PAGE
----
Methodological developments in the use of visible reflectance spectroscopy for discriminating pasture-fed from concentrate-fed lamb carcasses.
Journal - Animal : an international journal of animal bioscience (England )
The ability to authenticate the feed given to animals from the animal products has become a major challenge for scientists, monitoring bodies and commercial entities alike. This study compared two methods based on the use of the visible reflectance spectrum of the fat to discriminate pasture-fed (P) from stall concentrate-fed (S) lamb carcasses. A total of 307 (143 P and 164 S) Limousine lambs were used over 2 years. Pasture-fed lambs grazed a permanent pasture that was maintained at a leafy, green vegetative stage, and offered ad libitum; they received no supplementation at pasture. Body weight of P lambs when turning out to pasture and at slaughter averaged 9.2 (standard deviation (s.d.) 2.21) kg and 33.2 (s.d. 2.89) kg, respectively. S lambs were fed indoors on an ad libitum diet of commercial concentrate and hay until slaughter at a mean body weight of 33.7 (s.d. 3.62) kg. The reflectance spectrum of perirenal and subcutaneous caudal fat was measured at slaughter and at 24 h post mortem. Plasma carotenoid concentration was measured at slaughter. In method 1, the fat reflectance spectrum data were used at wavelengths between 450 and 510 nm to calculate an index quantifying light absorption by carotenoid pigments. In method 2, a multivariate analysis was performed over the full set of fat reflectance data at wavelengths between 400 and 700 nm. Method 2 yielded a higher proportion of correctly classified lambs compared with method 1 (P < 0.05 to 0.001), except for measurements made at 24 h post mortem on perirenal fat for S lambs. The proportion of lambs correctly classified using method 2 was 87.4% and 92.9% for measurements made on perirenal and caudal fat at slaughter, and 93.9% and 91.0% for measurements made on perirenal and caudal fat 24 h post mortem. Plasma carotenoid concentrations were higher in P lambs than in S lambs (P < 0.001), which led to correct classification of 90.7% of the lambs.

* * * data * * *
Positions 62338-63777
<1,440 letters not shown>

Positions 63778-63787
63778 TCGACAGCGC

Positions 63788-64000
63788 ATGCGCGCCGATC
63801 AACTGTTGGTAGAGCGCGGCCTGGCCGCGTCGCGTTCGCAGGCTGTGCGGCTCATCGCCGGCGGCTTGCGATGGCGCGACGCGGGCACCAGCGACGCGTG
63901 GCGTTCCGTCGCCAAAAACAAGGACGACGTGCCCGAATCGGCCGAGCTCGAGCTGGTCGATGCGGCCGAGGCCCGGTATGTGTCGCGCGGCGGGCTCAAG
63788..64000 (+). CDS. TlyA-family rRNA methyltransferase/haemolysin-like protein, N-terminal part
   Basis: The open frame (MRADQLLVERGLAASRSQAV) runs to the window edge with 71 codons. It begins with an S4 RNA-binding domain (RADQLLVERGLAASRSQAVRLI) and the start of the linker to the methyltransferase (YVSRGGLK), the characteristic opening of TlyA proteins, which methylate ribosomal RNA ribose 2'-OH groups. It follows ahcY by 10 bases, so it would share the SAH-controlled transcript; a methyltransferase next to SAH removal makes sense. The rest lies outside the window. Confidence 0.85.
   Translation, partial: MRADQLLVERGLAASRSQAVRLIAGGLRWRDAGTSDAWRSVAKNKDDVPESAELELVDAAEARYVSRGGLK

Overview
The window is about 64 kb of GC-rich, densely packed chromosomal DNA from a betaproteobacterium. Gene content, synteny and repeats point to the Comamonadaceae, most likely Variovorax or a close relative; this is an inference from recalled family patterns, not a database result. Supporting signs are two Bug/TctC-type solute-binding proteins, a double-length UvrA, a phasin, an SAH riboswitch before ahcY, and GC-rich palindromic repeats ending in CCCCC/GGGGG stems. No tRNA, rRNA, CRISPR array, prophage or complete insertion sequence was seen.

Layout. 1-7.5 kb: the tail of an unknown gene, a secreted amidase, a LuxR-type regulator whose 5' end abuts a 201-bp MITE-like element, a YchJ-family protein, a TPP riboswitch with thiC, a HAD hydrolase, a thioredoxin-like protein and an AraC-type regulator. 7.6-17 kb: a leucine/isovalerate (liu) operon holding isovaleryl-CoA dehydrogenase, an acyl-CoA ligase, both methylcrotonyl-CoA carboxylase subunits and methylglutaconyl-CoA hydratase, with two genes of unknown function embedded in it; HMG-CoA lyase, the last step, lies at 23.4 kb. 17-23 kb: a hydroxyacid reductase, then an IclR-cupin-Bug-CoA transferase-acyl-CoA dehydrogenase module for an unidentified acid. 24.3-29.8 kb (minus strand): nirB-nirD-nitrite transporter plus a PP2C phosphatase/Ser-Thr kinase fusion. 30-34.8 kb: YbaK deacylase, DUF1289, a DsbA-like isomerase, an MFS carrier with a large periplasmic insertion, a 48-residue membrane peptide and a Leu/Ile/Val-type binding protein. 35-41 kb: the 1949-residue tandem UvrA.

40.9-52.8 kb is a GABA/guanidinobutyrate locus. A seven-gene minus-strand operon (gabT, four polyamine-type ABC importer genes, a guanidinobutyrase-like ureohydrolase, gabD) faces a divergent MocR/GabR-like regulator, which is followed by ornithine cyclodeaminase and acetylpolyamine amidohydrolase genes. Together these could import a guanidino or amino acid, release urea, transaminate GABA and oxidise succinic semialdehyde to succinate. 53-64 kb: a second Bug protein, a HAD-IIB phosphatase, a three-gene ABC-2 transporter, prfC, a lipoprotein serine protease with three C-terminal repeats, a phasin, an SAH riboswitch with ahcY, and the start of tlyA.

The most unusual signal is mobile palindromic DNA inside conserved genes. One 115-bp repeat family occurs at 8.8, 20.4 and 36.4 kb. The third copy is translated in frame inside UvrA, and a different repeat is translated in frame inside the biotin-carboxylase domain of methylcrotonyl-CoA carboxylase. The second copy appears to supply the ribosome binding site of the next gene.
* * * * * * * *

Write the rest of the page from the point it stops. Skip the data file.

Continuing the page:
Comparison of visible and near infrared reflectance spectroscopy to discriminate between pasture-fed and concentrate-fed lamb carcasses.
Journal - Meat science (England )
We compared visible and near infrared spectroscopy to distinguish pasture-fed (P) from stall concentrate-fed (S) lamb carcasses. A total of 120 P and 139 S lambs were used. The reflectance spectrum of perirenal fat was measured at wavelengths between 400 and 700nm using a portable spectrophotometer, and at wavelengths between 400 and 2500nm using a laboratory monochromator NIRSystem. In method W(450-510), the reflectance data were used at wavelengths between 450 and 510nm. In methods W(400-700) and W(400-2500), a multivariate analysis was performed over the full set of reflectance data, at wavelengths in the range 400-700nm and 400-2500nm, respectively. The proportion of correctly classified P lambs was 89.1%, 90.8% and 97.5% for W(450-510), W(400-700) and W(400-2500,)W(400-2500) performing best. The proportion of correctly classified S lambs was not significantly different between methods (98.6%, 98.6% and 97.8% for W(450-510), W(400-700) and W(400-2500), respectively).